Nearly half of the Irish population does not pay full attention to use-by dates, according to a Food Safety Authority of Ireland (FSAI) survey. And, more than six in 10 people in Ireland leave leftovers to cool out of the fridge overnight.

FSAI research on food safety and hygiene, shopping habits and eating out, and concerns about food and the industry provided an insight into consumer attitudes on food safety.

Nine out of ten people said food is as safe or safer than it was five years ago but consumers admitted they demonstrate risky behaviors in relation to food handling at home.

As well as the 45 percent that do not pay attention to use-by dates, seven out of 10 had used food past its use-by date. Nearly half the population store food in the fridge without any wrapping.

The national survey was done by Amárach in November 2018 with a representative sample of 1,000 adults aged 18 and older.

FSAI has also launched a strategy for the next five years. The strategy 2019-2023 sets out a roadmap with achievement benchmarks to protect consumers of Irish food domestically and abroad. It covers enforcement and compliance, science, expertise and evidence, communication and engagement and organizational excellence.

Pamela Byrne, CEO of FSAI, said the strategy incorporates a modern approach using collaboration with partners and the best available science and evidence to deliver robust, proportionate and fair enforcement of regulations.

“How and where we get our food is constantly changing with many factors impacting on food safety. Our strategy outlines our ambition, clear priorities and actions so that we are ready to adapt, always evolving and regulating swiftly within a rapidly changing food environment,” she said.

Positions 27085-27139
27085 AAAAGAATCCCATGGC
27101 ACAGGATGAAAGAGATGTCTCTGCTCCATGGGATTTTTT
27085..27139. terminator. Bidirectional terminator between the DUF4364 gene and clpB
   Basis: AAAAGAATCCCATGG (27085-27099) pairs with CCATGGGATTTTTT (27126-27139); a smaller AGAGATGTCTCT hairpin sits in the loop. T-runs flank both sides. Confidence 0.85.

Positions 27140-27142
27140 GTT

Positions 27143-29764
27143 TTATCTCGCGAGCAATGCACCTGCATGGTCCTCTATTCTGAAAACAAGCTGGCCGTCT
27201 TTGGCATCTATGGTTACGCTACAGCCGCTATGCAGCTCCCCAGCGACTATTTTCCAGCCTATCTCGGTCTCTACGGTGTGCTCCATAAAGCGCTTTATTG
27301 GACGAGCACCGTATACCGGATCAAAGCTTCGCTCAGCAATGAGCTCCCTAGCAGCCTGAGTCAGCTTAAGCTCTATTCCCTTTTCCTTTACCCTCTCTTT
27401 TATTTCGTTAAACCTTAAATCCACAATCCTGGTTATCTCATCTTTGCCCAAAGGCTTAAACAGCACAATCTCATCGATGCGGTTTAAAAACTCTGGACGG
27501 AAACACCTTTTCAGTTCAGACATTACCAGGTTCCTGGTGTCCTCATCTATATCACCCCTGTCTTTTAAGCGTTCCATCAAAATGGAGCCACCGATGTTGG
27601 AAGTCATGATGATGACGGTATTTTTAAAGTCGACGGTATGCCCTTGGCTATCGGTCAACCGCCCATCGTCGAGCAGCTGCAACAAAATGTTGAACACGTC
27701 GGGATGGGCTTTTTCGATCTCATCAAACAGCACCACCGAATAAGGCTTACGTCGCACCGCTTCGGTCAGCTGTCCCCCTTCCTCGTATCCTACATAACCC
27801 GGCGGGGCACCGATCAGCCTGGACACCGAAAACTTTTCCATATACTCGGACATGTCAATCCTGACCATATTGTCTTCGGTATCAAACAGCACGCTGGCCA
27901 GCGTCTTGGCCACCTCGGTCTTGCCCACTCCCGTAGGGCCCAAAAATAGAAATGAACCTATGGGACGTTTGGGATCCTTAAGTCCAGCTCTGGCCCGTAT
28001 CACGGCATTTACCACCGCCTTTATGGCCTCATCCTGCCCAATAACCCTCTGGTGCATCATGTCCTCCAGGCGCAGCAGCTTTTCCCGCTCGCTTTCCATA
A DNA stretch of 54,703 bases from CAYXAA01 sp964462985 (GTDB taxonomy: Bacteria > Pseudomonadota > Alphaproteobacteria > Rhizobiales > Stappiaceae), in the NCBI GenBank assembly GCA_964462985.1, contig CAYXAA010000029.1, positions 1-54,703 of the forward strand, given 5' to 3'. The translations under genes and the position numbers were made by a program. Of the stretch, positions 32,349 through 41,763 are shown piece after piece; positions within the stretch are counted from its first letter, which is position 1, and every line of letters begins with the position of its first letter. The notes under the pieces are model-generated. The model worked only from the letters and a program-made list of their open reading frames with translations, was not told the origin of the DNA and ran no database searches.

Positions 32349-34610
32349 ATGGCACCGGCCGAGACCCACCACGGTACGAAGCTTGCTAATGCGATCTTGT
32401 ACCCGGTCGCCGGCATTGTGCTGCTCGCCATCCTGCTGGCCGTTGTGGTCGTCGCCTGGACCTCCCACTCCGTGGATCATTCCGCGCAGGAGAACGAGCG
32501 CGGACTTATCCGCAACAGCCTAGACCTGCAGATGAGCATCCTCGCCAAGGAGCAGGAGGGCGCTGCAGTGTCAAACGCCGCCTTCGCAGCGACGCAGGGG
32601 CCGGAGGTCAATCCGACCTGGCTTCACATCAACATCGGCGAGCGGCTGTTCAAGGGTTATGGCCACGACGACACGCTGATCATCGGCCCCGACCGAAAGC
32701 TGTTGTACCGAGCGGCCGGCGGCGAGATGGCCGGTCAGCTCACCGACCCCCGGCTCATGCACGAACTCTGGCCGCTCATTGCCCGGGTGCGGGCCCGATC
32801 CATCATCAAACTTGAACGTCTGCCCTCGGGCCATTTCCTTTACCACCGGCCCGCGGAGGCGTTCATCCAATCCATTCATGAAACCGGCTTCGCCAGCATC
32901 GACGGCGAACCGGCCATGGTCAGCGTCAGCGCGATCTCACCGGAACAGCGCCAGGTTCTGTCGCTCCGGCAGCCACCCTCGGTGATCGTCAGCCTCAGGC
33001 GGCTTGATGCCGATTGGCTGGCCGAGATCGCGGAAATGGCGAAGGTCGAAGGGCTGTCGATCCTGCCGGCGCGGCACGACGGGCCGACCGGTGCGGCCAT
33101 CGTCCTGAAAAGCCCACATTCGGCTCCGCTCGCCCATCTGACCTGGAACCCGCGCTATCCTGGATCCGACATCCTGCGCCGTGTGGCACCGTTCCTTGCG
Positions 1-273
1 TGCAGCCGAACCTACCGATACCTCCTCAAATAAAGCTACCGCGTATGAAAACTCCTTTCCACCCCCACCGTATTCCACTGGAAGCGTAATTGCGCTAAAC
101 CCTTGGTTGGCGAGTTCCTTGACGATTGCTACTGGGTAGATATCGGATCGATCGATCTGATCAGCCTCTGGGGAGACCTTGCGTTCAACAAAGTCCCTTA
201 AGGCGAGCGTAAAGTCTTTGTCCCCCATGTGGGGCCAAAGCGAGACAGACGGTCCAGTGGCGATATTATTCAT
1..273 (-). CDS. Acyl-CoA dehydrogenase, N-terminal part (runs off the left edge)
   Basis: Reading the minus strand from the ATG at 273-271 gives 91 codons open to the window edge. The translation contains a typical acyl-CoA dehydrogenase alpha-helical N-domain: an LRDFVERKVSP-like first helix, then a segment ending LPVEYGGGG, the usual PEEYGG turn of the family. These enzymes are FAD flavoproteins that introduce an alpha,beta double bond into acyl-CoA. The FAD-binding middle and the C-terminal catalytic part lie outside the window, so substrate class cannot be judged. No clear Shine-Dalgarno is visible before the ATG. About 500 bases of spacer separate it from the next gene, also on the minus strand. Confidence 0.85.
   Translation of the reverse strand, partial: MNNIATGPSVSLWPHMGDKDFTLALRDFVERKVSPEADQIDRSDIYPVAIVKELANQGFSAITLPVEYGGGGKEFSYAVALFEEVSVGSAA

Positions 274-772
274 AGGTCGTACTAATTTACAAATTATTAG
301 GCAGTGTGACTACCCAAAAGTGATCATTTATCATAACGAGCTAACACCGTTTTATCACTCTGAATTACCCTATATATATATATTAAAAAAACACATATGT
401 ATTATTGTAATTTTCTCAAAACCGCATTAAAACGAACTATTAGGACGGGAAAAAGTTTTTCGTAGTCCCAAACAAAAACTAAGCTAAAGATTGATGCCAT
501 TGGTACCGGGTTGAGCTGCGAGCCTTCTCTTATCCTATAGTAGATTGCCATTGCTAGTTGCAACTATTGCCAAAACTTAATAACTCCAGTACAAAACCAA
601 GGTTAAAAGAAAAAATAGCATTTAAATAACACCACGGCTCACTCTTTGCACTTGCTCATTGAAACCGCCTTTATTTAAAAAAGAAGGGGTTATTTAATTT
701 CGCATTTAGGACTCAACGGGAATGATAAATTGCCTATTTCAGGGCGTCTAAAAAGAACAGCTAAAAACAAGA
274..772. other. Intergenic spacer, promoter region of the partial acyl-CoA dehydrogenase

“Research, evidence and science are critical to deepening our knowledge of the known risks and in identifying emerging risks to food safety and integrity. This in turn enables us to manage the risks to consumers and their health accordingly.”

Focus for the first year will be on preparing for the new official controls regulation and Brexit; building the evidence base; enhancing resilience to food crises; and strengthening relationships with stakeholders.

Catherine Byrne, the Minister of State with responsibility for health promotion, said 2019 marks 20 years of work by the FSAI in promoting food safety and protecting public health.

“I am confident that through their new five year strategy, they will continue to build on this work, protecting the consumer and strengthening Ireland’s position as a leader in food safety and integrity.”

Food safety project for Albania
Meanwhile, the FSAI is leading a European program to provide food safety support to Albania.

A €5 million ($5.6 million) grant will support Albania as a candidate for accession to the European Union by strengthening food safety, veterinary and plant health standards, during the next four years.

The consortium also includes the Finnish Food Authority (Ruokavirasto), the Irish Department of Agriculture, Food and the Marine (DAFM) and CBS Creative Business Solutions – an Albanian non-governmental organization with project management by Sustainable Food Systems Ireland (SFSI).

SFSI is a group of five agri-food agencies led by DAFM including Teagasc, Enterprise Ireland and Bord Bia as well as the FSAI.

Luigi Soreca, EU Ambassador to Albania, said the project will bring the country closer to EU standards and improve Albanians’ everyday life and health.

“But let me emphasis one last benefit: it will contribute to opening the EU market to Albanian products. Our legislation is very clear about this – food items cannot be imported unless they respect the integrity of the EU food chain.”

The program will provide experts in food safety, veterinary and phytosanitary systems to help Albania harmonize its legislation to EU norms, strengthen safety at all stages of the food chain and improve consumer and business awareness of food safety issues in the south-eastern European country.

Byrne, CEO of FSAI, said working with other countries to improve food safety standards will enable Ireland to protect consumers at home and abroad.

“With strong commitment from all our consortium partners, we were in a position to put together a winning bid and start work with the EU to help Albania align its food safety systems with EU standards,” she said.

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